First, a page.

The 4 countries of interest have varying primary healthcare systems with subsidised services available for First Nations People. The US operates a private health system with some government-owned medical facilities. Native Americans from federally recognised tribes are eligible for direct medical care through the Indian Health Service (IHS), an operating division of the Department of Health and Human Services. Eligible Native Americans also receive IHS coverage if referred to non-IHS health services. Approximately two thirds of American Indians and Alaska Natives receive care through the IHS [17]. In Canada, under the Canada Health Act 1984, through Medicare there are no out-of-pocket primary care costs for First Nations People. First Nations People can access either Community Health Centres or Aboriginal Health Access Centres for primary care. Costs for additional necessary services are covered through the Non-Insured Health Benefits Scheme [18].

In Australia, Indigenous populations can utilise primary care at Community Controlled Health Organisations formed from partnerships between the Australian Government and local Indigenous Non-Governmental Organisations [19]. Alternatively, mainstream primary health centres, accessible to the rest of the population, can also provide primary care to Indigenous Australians. Through the Closing the Gap campaign and National Diabetes Services Scheme, there should be no out-of-pocket costs for Indigenous Australians for primary care services [20]. New Zealand has a Māori Health Strategy–He Korowai Oranga [21]. In NZ, Māori residents, like non-Māori residents, pay a small gap fee for primary care. However, a new Māori Health Authority has been announced in 2021 to help achieve Māori health goals and introduce more comprehensive access models [22].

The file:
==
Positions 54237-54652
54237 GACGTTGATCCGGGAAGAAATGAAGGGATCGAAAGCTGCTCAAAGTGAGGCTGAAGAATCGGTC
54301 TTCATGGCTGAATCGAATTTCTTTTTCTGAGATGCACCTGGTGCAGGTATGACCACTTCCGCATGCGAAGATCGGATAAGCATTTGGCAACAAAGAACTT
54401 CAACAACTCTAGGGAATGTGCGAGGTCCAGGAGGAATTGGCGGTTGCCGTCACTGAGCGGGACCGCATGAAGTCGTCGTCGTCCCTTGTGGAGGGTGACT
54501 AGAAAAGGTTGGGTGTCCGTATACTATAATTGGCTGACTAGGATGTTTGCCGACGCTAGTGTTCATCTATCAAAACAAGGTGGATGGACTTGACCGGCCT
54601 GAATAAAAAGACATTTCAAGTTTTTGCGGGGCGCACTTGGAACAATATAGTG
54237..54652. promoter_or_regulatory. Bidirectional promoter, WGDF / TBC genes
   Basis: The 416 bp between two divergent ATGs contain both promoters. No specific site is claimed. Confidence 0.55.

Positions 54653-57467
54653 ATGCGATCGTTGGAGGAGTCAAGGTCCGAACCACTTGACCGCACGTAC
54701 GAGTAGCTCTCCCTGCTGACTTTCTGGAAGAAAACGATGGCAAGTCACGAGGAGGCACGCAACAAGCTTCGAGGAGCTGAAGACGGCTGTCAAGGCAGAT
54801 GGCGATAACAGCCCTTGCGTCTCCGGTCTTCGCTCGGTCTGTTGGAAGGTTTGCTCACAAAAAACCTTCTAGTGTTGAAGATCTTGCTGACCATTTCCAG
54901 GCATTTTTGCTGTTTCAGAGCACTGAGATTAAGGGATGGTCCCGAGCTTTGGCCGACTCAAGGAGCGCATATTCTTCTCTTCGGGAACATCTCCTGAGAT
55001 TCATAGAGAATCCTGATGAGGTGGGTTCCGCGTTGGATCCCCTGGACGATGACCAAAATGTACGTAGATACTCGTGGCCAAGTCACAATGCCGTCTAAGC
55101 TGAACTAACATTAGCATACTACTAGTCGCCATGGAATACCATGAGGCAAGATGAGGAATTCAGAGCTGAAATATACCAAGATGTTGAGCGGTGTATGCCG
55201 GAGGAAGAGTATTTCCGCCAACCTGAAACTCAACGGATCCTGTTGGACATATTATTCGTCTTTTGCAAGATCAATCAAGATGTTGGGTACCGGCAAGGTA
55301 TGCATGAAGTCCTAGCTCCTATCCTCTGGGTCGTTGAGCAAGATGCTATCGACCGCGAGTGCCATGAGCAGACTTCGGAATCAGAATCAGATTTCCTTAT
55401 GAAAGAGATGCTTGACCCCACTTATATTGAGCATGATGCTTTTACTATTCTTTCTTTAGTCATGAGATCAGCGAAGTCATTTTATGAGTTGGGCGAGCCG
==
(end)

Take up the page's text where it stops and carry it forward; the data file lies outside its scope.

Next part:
Barriers to primary care for First Nations People

Despite the various incentives and primary care models trialled in high income countries to improve health outcomes for First Nations People [1, 20, 23, 24], many barriers prevent adequate access to primary care [25]. The health system and health researchers are not a passive recipient waiting for Indigenous people to engage with interventions. Barriers arise from the western health system itself, such as the individualistic nature of the system, centre-based rather than home-based delivery, and inadequate staff cultural education leading to stereotyping and assumptions [15, 23, 25]. Individual level barriers against primary care access for Indigenous people can include income-related factors, such as transport and affordability, and distrust in government agencies and power imbalances in interactions between healthcare providers and First Nations People extending from colonisation and past discriminatory policies [15, 25]. Overcoming these barriers is equally about the motivation of parties in the health system to actively provide accessible, culturally-safe care as it is about motivating and engaging Indigenous people to engage with the health system. The purpose of this systematic review is to highlight a range of evidence-based primary care strategies to overcome such barriers and facilitate utilisation of appropriate health services by First Nations People to improve T2DM outcomes.